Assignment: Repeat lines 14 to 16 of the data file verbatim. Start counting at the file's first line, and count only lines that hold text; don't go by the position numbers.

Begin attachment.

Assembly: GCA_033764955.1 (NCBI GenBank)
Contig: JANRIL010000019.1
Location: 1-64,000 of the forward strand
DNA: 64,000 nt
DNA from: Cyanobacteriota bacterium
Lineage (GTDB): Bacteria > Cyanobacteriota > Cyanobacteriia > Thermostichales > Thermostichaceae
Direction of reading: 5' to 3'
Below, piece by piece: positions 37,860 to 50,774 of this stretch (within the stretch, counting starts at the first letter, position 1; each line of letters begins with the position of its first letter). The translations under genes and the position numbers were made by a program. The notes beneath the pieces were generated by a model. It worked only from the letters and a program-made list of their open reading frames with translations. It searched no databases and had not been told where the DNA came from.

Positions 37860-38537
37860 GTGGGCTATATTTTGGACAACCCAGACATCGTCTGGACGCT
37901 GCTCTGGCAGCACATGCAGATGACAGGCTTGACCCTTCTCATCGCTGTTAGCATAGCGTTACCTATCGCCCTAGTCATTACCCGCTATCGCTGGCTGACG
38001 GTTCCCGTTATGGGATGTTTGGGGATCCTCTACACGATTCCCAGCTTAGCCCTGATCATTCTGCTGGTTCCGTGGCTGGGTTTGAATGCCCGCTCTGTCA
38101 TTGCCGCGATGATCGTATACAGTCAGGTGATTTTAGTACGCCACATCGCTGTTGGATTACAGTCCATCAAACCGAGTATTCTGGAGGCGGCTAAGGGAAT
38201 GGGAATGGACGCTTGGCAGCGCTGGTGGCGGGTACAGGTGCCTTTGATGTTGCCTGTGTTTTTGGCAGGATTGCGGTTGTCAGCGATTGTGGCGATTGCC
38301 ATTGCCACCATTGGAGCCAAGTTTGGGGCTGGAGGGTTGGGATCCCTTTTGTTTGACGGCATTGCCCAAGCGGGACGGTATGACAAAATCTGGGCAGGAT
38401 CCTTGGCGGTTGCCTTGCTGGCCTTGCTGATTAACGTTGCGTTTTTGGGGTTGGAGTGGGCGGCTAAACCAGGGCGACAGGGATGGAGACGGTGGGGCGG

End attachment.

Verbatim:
38201 GGGAATGGACGCTTGGCAGCGCTGGTGGCGGGTACAGGTGCCTTTGATGTTGCCTGTGTTTTTGGCAGGATTGCGGTTGTCAGCGATTGTGGCGATTGCC
38301 ATTGCCACCATTGGAGCCAAGTTTGGGGCTGGAGGGTTGGGATCCCTTTTGTTTGACGGCATTGCCCAAGCGGGACGGTATGACAAAATCTGGGCAGGAT
38401 CCTTGGCGGTTGCCTTGCTGGCCTTGCTGATTAACGTTGCGTTTTTGGGGTTGGAGTGGGCGGCTAAACCAGGGCGACAGGGATGGAGACGGTGGGGCGG